Early in its travel, the Re:Aktiv regressive valving maintains a linear and firm shock rate. It then ramps up in mid-stroke to be a bit more progressive. However, at any point in its travel, for medium and big hits, or over rough terrain, the shock opens up and becomes instantly supple. I have absolutely no idea how it knows how to do this, but it knows.
Here’s a quick video on the tech.
Again, the two settings on the handlebar-mounted lockout are either fully locked for both fork and shock or open, which puts the shock in its firm, ‘wonderboy’ mode and opens the fork.
After a few rides, merging the usual firm and open capabilities of a 3-position shock actually makes perfect sense, not to mention massively simplifies everything. I either want to push the gas hard in locked out mode, or I want the shock be firm/open for supple travel when the going gets gnarly.
When you’re pushing hard and concentrating on racing--eyes bleeding, legs burning, your whole body in the pain box--you don’t want to think about three positions.
Two positions. Sometimes simpler is better. GW photo.
With a 70-degree head angle, the Top Fuel’s steering is super fast and responsive. This is where the ‘getting to know it’ phase is. The better you can handle a bike the more you’ll enjoy it. Ride it like a champion fencer, cutting and thrusting precisely through a course. While the Top Fuel doesn't have 65-degree head-angle impunity, I never went over the bars or felt sketchy. You just have to slice and punch with some accuracy.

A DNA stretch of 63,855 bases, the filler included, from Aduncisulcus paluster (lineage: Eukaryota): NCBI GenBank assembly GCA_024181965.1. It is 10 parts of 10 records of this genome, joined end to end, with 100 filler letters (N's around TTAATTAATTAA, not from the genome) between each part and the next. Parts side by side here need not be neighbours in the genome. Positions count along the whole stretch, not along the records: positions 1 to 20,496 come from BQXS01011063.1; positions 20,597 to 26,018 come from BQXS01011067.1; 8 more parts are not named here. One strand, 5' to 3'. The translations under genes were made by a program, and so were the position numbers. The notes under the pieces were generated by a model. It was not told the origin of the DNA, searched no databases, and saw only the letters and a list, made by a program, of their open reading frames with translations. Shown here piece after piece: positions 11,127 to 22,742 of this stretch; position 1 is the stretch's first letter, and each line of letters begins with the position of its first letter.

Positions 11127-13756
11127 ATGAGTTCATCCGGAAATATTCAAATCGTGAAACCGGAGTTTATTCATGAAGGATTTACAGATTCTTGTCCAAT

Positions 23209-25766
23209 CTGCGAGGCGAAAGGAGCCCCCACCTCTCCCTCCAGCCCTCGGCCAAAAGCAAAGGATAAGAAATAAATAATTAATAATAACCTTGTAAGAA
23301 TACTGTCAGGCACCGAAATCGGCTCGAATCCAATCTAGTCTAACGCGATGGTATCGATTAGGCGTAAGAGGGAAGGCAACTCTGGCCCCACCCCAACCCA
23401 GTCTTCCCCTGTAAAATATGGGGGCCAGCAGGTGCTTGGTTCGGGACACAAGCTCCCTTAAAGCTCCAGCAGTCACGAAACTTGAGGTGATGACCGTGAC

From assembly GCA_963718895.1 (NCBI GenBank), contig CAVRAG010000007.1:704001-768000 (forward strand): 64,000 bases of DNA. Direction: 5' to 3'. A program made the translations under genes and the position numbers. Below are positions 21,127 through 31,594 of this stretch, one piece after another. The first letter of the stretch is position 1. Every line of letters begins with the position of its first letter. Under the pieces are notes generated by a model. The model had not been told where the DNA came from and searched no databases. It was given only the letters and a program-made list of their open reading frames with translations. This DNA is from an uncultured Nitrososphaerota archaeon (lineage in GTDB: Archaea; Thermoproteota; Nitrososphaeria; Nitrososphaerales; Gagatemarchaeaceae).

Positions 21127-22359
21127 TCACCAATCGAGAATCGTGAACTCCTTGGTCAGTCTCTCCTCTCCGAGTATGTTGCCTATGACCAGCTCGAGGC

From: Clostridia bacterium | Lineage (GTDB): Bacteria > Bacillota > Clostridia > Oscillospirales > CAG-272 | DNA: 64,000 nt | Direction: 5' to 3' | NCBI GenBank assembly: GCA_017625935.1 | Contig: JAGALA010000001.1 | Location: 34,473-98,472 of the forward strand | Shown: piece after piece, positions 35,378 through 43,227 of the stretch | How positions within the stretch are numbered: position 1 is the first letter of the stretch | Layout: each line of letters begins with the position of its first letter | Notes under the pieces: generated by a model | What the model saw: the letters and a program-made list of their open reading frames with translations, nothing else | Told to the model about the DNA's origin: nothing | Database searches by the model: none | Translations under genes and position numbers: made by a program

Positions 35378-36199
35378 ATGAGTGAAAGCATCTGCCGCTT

Sometimes you just have to enjoy that next uphill. Chain Stretcher photo.
It climbs great (a 74-degree effective seat tube angle helps). Just like an XC bike should. Really, that’s job one for any XC bike, because it’s where races are lost and won. So check that box for this bike and move on.
While the suspension can handle punchy climbs so well, it's still ready for an unexpected log-over, root section or big hit. That's where I found the Top Fuel to have a remarkable advantage over other XC bikes: it’s ability to flow right from fast to tough. Guys on hardtails look like baby giraffes on long root sections but the Top Fuel mashes through with no problems.